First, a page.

Telly Savalas (born Aristotelis Savalas) was an actor and singer born in New York in 1922 (January 21, 1922). Noted for his bald head and deep voice, Savalas is best known for his role as Lt. Theo Kojak in the police-drama series, Kojak (1973–1978).
Savalas also acted in several very succesful movies in the 60s and 70s including Birdman of Alcatraz (1962) where he was nominated for the Academy Award and Golden Globe for Best Supporting Actor, Battle of the Bulge (both 1965), The Dirty Dozen (1967), in the James Bond movie On Her Majesty’s Secret Service (1969) as supervillain Ernst Stavro Blofeld, Kelly’s Heroes (1970) and Escape to Athena (1979).
Savalas was born in New York to Greek immigrant parents, Nicholas and Christina Savalas. Just before WWII started he started studiying psychology at the Columbia University but he dropped out to served in World War II. After the war eneded he was honourably discharged with a Purple Heart disability. During the early 1950s, Savalas worked for ABC radio where he had his own popular talk show, “Telly’s Coffee House”. He decided to turn to acting when he was in his thirties.
Unfortunately Telly Savalas contracted bladder cancer in the early 1990s, ultimately succumbing to the disease in 1994, just a day after he turned 70 years old.
Savalas was also the godfather of Jennifer Aniston, with whom he shared Greek roots.
“I’m a proud Greek.
I carry my Hellenism like a badge of merit.”
Was Telly Savalas Greek?
Yes, he was Greek on both sides of his family.
Telly Savalas was born Aristotelis Savalas to Greek parents Nick and Christina Savalas. His grandparents were from Ierakas, Greece (Peloponnese). When they were young Savalas and his brother Gus had to sell newspapers and shine shoes to help support the family.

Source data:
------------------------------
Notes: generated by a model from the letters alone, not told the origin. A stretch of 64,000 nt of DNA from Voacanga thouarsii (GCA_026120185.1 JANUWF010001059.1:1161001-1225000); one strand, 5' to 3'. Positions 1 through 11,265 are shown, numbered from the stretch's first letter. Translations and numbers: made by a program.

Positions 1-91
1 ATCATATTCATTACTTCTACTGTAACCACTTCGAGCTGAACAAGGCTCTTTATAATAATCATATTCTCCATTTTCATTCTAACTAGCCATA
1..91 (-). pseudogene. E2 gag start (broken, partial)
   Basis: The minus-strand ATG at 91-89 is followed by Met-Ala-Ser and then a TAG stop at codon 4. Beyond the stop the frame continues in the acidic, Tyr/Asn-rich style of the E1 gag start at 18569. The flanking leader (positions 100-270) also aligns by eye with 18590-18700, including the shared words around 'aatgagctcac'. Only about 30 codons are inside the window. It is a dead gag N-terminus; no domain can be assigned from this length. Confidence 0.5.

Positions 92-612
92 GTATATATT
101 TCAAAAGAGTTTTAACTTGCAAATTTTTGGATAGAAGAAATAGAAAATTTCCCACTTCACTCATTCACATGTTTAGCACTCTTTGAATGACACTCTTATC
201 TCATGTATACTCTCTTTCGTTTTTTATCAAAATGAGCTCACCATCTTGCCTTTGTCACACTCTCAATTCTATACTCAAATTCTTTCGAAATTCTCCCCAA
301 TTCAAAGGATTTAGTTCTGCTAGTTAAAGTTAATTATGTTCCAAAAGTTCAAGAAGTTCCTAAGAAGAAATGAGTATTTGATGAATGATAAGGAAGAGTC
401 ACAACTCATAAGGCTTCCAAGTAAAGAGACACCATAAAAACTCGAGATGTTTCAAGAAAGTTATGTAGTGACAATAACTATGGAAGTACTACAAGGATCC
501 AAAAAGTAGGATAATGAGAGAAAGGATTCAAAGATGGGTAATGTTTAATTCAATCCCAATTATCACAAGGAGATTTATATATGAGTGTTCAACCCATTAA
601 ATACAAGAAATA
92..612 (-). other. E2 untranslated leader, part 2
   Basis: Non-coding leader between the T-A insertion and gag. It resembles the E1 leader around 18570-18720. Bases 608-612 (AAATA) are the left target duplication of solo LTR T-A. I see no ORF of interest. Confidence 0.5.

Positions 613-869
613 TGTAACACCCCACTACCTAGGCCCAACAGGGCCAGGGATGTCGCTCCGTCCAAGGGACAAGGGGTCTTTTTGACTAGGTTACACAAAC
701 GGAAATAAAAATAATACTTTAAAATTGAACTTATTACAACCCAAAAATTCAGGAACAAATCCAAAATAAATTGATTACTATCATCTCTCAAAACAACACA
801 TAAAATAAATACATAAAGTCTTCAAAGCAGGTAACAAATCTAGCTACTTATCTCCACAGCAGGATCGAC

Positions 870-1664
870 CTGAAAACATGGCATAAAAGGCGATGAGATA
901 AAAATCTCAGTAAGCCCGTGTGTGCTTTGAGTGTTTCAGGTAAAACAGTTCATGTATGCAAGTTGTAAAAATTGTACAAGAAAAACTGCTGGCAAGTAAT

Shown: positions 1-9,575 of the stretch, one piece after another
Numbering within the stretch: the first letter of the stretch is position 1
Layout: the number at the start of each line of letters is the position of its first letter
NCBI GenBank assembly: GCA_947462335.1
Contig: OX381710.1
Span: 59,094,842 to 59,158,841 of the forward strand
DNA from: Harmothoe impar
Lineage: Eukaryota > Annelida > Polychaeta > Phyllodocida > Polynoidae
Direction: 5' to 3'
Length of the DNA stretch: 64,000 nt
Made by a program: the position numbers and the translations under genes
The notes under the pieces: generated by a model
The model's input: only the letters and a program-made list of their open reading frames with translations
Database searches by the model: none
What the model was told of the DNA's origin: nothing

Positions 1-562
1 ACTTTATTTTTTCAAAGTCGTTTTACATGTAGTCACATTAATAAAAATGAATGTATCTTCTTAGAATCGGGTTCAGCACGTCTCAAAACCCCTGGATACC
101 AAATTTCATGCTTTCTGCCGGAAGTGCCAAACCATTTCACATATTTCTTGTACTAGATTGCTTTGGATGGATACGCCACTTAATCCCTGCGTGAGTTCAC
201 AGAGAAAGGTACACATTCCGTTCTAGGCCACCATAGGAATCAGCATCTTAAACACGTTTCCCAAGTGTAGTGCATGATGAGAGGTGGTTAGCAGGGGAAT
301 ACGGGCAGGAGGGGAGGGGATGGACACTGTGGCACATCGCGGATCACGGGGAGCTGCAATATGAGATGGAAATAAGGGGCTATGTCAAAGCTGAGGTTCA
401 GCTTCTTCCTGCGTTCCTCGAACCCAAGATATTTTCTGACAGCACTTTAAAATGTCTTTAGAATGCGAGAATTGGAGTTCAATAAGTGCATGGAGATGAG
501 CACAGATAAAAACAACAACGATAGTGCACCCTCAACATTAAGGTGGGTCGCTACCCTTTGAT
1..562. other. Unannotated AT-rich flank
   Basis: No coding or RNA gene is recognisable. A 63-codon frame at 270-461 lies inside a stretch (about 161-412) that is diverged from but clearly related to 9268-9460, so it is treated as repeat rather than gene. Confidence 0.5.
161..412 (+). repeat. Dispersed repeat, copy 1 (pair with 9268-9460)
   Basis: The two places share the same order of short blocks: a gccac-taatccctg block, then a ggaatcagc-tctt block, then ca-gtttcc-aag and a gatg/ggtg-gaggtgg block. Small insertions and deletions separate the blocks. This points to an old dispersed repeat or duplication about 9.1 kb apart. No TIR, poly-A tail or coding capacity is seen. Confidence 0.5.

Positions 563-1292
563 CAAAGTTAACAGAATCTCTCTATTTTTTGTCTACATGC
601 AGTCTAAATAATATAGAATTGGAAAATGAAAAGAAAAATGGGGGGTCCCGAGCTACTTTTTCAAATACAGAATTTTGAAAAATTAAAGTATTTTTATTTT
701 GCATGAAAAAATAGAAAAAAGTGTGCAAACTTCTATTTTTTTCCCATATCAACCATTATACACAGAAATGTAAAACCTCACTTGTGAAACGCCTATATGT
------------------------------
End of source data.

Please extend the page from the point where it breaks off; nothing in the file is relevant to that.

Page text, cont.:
Savalas only spoke Greek as a kid, and he remained fluent in Greek and proud of his Greek heritage, his whole life.
Savalas was known as a very generous and compassionate man. As a producer for Kojak, he gave many stars their first break. He was very proud of his Greek heritage, and he was also a strong contributor to his Greek Orthodox roots through the Saint Sophia and Saint Nicholas cathedrals in Los Angeles and was the sponsor of bringing electricity in the 1970s to his ancestral home, Ierakas, Greece.
As a philanthropist and philhellene, Savalas supported many Hellenic causes and made friends in major cities around the world. In Chicago, he often met with Illinois state senators Steven G. Nash and Samuel Maragos, also Greeks, as well as Greek millionaire Simeon Frangos, who owned the Athens North nightclub and the Flying Carpet Hotel near O’Hare Airport.